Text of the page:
MADISON — Unions backing the successful effort that forced Wisconsin Gov. Scott Walker into a recall election are suddenly facing an uncomfortable scenario: Their favored candidate may not survive the Democratic primary now that Milwaukee's mayor is looking for a gubernatorial rematch.
Mayor Tom Barrett, who narrowly lost to Mr. Walker in the 2010 race for governor, recently jumped into the race to oust the Republican, who was targeted after championing a law that curtailed public workers' collective-bargaining rights. But major unions are supporting Kathleen Falk, the former longtime leader of Dane County, home to the state's capital city.
While leading the state's largest city, Mr. Barrett has at times clashed with unions on education and budget issues. He also refused to promise, unlike Ms. Falk, that he would veto a state budget if it didn't restore collective-bargaining rights — prompting unions to ask him to stay out of the recall race.
But on Friday, just hours after the state elections board officially ordered the election, Mr. Barrett ended weeks of speculation by announcing his bid. The primary is scheduled for May 8, and the general election is set for June 5.
"Tom Barrett is a game-changer," said Jim Palmer, executive director of the Wisconsin Professional Police Association union, which represents about 10,000 members and has yet to endorse a candidate. "Tom Barrett will definitely work to bring people together, to restore collective bargaining to the extent he can, and he won't be beholden to anyone."
Panel chides Vitter, but claims no offenses
Interior Secretary Kenneth L. Salazar was on track for a pay raise that would have brought his salary on par with other Cabinet secretaries — until Sen. David Vitter gave him a quota. Until Mr. Salazar each month approved six new deep-water permits to allow exploratory oil drilling in the Gulf of Mexico, Mr. Vitter would block the raise.
On Friday, the Senate ethics committee chided the Louisiana Republican for undermining public trust, but stopped short of charging him with rules violations, because no guidance had been issued on such a tactic.
In a statement Friday, Mr. Vitter said the committee had validated his action by dismissing the complaint and that he was glad he had "killed Ken Salazar's salary increase."
"He has completely failed us on energy policy," Mr. Vitter said. "And I'll absolutely place a hold on any raise for him in the future."
The ethics committee indicated that might be problematic. Committee Chairman Barbara Boxer, California Democrat, and top Republican Johnny Isakson of Georgia wrote Mr. Vitter that "going forward, such actions will be viewed ... as improper conduct reflecting discreditably on the Senate."
McConnell: Time now to focus on fall election
The Senate's top Republican says it's time for his party to turn its attention to the fall presidential campaign, though Senate Minority Leader Mitch McConnell stopped short of endorsing front-runner Mitt Romney as the party's nominee.
But the Kentucky Republican told CNN's "State of the Union" that it's in the best interest of his party to coalesce around the strongest candidate to beat President Obama in November.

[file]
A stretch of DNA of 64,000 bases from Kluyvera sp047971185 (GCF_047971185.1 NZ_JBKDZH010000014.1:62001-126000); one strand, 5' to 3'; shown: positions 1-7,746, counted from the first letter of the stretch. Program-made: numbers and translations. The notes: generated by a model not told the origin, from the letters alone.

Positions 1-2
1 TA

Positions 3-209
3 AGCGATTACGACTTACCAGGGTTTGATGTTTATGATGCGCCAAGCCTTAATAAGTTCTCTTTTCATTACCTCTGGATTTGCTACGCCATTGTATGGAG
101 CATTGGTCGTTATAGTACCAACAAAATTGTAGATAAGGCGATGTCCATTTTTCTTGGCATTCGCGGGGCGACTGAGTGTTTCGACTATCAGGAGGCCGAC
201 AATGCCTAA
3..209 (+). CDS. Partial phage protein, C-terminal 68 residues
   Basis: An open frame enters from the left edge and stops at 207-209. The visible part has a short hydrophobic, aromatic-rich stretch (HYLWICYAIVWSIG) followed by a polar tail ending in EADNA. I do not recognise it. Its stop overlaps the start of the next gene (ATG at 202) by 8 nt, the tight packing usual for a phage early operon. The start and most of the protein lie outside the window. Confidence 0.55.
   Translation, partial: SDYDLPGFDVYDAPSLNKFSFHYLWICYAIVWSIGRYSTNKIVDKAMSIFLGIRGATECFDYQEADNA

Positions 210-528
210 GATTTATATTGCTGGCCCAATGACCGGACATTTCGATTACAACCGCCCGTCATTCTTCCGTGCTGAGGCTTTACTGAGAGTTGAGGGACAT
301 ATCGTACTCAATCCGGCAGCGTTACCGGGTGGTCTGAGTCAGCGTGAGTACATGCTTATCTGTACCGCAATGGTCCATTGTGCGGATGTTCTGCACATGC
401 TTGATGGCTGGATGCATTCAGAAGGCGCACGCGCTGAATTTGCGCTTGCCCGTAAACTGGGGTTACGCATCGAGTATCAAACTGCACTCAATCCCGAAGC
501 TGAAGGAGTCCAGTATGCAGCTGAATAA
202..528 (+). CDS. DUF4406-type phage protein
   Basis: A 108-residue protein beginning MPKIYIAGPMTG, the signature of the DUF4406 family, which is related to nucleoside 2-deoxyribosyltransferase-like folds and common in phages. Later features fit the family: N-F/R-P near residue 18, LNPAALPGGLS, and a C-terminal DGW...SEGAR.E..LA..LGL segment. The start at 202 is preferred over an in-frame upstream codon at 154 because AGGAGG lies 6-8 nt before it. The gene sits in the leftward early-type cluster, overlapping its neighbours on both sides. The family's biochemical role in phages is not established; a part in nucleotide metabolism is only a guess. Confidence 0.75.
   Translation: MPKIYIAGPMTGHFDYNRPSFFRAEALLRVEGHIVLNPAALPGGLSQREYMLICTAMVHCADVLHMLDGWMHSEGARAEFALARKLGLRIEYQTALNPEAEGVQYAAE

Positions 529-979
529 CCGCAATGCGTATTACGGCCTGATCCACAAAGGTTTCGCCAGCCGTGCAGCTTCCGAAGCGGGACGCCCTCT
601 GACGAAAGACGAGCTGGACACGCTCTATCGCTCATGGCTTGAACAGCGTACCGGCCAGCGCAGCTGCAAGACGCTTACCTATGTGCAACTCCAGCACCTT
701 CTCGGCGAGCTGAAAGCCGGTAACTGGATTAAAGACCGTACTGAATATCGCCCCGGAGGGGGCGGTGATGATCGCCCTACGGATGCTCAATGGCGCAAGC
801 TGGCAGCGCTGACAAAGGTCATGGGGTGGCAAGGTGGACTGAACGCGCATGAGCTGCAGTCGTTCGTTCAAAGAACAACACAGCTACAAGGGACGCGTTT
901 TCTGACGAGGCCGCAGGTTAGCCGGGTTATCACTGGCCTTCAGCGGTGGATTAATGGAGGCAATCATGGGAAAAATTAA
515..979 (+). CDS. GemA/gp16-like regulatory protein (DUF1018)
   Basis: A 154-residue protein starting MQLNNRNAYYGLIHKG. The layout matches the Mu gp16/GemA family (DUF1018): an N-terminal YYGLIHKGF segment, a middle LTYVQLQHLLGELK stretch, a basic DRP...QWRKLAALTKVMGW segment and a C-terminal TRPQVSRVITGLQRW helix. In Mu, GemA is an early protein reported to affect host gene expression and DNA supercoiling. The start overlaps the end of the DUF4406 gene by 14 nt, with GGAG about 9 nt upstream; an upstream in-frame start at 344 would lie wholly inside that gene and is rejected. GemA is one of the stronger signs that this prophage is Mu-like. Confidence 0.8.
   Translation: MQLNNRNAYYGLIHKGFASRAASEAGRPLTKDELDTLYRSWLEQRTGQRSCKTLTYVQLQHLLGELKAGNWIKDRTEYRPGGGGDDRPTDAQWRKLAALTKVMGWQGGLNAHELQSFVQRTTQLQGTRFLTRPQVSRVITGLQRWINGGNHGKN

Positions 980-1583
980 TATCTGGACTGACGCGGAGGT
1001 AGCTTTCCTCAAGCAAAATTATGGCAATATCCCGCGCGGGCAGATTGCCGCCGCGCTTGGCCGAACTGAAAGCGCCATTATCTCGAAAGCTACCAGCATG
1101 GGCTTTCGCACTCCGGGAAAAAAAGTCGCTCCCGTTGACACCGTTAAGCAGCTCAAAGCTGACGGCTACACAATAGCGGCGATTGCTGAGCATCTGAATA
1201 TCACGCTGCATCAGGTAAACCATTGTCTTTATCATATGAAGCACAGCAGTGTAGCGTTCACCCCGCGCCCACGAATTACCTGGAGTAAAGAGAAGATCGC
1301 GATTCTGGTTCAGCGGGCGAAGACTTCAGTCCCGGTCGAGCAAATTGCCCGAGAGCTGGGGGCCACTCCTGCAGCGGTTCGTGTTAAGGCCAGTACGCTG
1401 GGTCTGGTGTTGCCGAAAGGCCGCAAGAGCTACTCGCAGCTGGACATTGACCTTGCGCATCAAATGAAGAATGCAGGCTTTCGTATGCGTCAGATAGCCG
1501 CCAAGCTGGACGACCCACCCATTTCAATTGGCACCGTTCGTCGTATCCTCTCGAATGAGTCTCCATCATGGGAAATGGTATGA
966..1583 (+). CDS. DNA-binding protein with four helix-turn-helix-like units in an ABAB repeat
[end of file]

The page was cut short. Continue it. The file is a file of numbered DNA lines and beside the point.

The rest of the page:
Republican voters will weigh in during primaries Tuesday in Wisconsin, Maryland and the District of Columbia. Mr. Romney is ahead in the polls heading into those contests.
Top Indian Affairs official resigns for church post
SALT LAKE CITY — The top official for the U.S. Bureau of Indian Affairs is resigning to accept a full-time leadership position with the Church of Jesus Christ of Latter-day Saints, ending three years with a department that Interior Secretary Kenneth L. Salazar says "opened a new chapter" in U.S. relationships with Indian tribes.
Larry Echo Hawk, the assistant secretary of the interior for Indian affairs, is being appointed to the Quorum of the Seventy, the Mormon Church's third-highest governing body. The announcement from the church came Saturday during its semiannual general conference in Salt Lake City.
President Obama appointed Mr. Echo Hawk, 63, to oversee the BIA in 2009.
During Mr. Echo Hawk's tenure, the Interior Department settled a $3.4 billion class-action lawsuit with American Indian landowners over mismanaged royalties. The settlement reached in late 2009 is under appeal.
Mr. Echo Hawk, a member of the Pawnee Nation, was elected Idaho attorney general in 1990, the first American Indian to be elected to the position in any state. He ran unsuccessfully in 1994 for Idaho governor as a Democrat. He was a Brigham Young University law professor for 14 years before leading the BIA.
Romney's staff pulls off April Fools' gag
MILWAUKEE — Republican presidential contender Mitt Romney may have forgotten that Sunday was April Fools' Day.
His staff did not.
They took Mr. Romney to a room he thought was packed with supporters gathered for a pancake brunch. It was supposed to be his first campaign stop Sunday as he courted Wisconsin voters ahead of Tuesday's primary.
Rep. Paul Ryan introduced Mr. Romney as he waited backstage. There was some cheering, but his staff told Mr. Romney not to expect a big crowd. When he walked out, the room was completely empty.
His supporters were actually gathered in another room upstairs. Mr. Romney shared the story once he made it to the right room.
His staff plans to post a video of the prank on a blog.
• From wire dispatches and staff reports
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